New Contemporary Arts Initiative
Hilary Lloyd, still from Movie, 2015. Courtesy Sadie Coles HQ, London.
SAN FRANCISCO (November 19)—The Fine Arts Museums of San Francisco (FAMSF) are launching a new contemporary arts initiative at the de Young and Legion of Honor to augment the institution’s collection, programming, and outreach. Building upon each museum’s unique history and identity, the initiative is dedicated to commissioning new exhibitions, installations, performances, and public programs that activate the buildings and collections.
“We want to be bold and playful,” says Max Hollein, FAMSF Director and CEO. “In addition to continuing our tradition of presenting important retrospectives, such as the recent Ed Ruscha and current Frank Stella exhibitions, we plan to use our two unique spaces in their extraordinary park settings as major platforms for ambitious and surprising interventions.”
German multimedia artist Carsten Nicolai, who performs and writes music under the pseudonym Alva Noto, launched this new direction with the installation of Fades (2016), a video projection incorporating gradients of light determined by linear and logarithmic wave modulations that move in dynamic patterns to a synchronized soundtrack of white noise, in the de Young’s Wilsey Court. On September 24 more than 800 visitors took in a spectrum of tones and decibels accompanied by rapidly changing visuals as part of an exclusive after-hours performance by Noto to mark the closing of the month-long installation.
Fades was followed by Movie (2015), a video by British artist and Turner-prize nominee Hilary Lloyd, gives extended treatment to Lloyd’s long-term interests: the changes effected by fractional plays of light, the theatricality of the everyday, the vagaries of the gaze, and the formless and unfixable specters of the mind’s eye. In its nonlinear structure and shifting focus, incorporating static and moving objects and scenes, the piece emphasizes the transient nature of Wilsey Court—its connection of inside and outside and its multiple sources of light, both artificial and natural.
With the recent appointment of Claudia Schmuckli as Curator-in-Charge, Contemporary Art and Programming, the contemporary arts initiative will shape a new discourse at FAMSF.
“By inviting artists to draw out connections between the art of the past and current forms of artistic production that are diverse, multifaceted and complex, we hope to redefine the nature of public engagement throughout the museums,” states Schmuckli.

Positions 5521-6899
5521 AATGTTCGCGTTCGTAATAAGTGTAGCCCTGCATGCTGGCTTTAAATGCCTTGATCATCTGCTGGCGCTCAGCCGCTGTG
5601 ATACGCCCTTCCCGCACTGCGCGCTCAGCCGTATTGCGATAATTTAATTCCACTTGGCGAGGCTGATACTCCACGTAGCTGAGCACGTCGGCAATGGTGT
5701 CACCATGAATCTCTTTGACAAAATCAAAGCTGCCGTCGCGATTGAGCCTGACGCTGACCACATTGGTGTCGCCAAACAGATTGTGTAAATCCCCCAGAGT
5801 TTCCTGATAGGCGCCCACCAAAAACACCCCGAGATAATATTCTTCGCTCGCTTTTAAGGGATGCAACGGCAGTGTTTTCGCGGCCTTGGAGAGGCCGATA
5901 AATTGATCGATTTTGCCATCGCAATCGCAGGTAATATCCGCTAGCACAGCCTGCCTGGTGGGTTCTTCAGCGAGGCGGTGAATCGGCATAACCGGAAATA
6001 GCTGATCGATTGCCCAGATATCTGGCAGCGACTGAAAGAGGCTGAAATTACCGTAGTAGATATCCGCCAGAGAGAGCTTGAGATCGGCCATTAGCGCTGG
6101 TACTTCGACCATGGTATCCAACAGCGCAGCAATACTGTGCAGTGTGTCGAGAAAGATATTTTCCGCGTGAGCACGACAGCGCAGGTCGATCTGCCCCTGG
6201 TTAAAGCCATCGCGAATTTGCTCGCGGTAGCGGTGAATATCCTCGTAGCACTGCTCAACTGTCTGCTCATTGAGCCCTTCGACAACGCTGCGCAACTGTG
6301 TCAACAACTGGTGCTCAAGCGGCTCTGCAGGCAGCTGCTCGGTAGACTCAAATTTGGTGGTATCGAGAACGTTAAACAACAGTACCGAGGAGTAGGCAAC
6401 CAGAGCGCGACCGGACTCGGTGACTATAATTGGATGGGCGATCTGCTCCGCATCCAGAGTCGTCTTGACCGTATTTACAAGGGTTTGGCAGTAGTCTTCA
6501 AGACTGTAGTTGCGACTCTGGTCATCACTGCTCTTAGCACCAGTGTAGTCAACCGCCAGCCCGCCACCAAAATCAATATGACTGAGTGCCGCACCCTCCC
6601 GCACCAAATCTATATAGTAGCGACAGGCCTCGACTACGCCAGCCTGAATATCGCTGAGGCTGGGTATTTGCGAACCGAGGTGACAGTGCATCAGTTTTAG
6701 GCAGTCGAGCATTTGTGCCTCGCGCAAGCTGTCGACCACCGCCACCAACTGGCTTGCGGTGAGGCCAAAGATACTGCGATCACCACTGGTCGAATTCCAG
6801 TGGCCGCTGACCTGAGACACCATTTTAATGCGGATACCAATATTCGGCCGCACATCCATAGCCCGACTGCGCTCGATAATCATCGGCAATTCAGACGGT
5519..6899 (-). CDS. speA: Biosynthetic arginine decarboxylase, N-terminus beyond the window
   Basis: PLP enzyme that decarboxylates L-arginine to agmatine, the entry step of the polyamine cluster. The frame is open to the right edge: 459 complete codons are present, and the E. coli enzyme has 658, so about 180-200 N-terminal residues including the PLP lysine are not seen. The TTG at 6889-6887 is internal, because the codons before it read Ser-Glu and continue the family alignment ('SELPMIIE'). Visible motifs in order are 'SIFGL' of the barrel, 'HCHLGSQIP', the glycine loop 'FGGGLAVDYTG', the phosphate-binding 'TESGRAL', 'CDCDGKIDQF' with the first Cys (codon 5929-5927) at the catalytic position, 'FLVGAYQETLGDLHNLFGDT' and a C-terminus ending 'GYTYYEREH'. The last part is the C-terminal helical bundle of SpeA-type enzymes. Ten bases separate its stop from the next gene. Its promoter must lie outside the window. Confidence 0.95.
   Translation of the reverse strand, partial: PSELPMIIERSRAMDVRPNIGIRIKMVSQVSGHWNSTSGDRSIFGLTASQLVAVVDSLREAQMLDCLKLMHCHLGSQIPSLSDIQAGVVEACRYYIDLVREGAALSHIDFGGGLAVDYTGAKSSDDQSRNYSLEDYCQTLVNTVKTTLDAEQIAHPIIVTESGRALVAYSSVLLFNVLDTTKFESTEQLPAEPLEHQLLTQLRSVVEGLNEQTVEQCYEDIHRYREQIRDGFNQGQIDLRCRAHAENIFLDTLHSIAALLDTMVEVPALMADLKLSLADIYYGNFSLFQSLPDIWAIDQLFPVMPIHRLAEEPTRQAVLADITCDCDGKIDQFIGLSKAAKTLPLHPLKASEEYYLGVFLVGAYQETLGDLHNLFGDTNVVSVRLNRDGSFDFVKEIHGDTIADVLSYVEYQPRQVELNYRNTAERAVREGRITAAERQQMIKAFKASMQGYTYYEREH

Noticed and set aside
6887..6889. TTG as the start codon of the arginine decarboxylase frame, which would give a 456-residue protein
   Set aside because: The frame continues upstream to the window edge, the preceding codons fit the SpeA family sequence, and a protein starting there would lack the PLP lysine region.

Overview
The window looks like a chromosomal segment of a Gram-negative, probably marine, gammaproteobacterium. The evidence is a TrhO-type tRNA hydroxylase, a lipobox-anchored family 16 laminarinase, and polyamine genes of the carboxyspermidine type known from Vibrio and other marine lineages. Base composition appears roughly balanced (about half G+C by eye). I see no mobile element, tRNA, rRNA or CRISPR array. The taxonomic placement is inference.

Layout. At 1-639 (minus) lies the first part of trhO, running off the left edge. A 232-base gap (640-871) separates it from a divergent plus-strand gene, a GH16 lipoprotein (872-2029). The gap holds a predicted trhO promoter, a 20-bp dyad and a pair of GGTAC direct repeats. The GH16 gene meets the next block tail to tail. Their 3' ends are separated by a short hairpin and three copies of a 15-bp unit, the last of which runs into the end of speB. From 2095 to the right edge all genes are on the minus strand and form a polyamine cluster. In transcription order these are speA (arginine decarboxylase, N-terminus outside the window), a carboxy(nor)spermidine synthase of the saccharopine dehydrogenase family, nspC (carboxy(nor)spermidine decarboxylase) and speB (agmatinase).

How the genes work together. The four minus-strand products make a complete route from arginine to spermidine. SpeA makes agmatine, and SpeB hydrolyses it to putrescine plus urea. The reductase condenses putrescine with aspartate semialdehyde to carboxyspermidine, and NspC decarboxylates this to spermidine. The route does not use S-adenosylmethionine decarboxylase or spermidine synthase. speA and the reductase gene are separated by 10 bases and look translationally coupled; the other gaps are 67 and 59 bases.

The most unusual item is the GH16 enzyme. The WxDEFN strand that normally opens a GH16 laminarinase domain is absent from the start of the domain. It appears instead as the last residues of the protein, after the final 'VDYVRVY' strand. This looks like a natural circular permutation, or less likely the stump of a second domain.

In 2017 FAMSF will present Rodin Centenary at the Legion of Honor, marking 100 years since Auguste Rodin’s death. Over the course of the year, the initial installation of 50 works from the museum’s extensive collections will be subject to interventions by Swiss artist Urs Fischer and British artist Sarah Lucas, who will conceive discrete installations in dialogue with Rodin’s melodrama of mortality and eroticism.
Visit deyoung.org and legionofhonor.org for news on future exhibitions and programs.
The Fine Arts Museums of San Francisco, comprising the de Young in Golden Gate Park and the Legion of Honor in Lincoln Park, are the largest public arts institution in San Francisco.
The Legion of Honor was inspired by the French pavilion at San Francisco’s Panama-Pacific International Exposition of 1915 and was designed by George Applegarth. It opened in 1924 on a bluff in Lincoln Park overlooking the Golden Gate Bridge. Its holdings span 4,000 years and include European painting, sculpture, and decorative arts; ancient art from the Mediterranean basin; and the largest collection of works on paper in the American West.
The de Young originated from the 1894 California Midwinter International Exposition in Golden Gate Park and was established as the Memorial Museum in 1895. It was later renamed in honor of Michael H. de Young, who spearheaded its creation. The present copper-clad landmark building, designed by Herzog & de Meuron, opened in October 2005. It holds the institution’s significant collections of American painting, sculpture, and decorative arts from the 17th to the 21st centuries; art from Africa, Oceania, and the Americas; costume and textile arts; and international modern and contemporary art.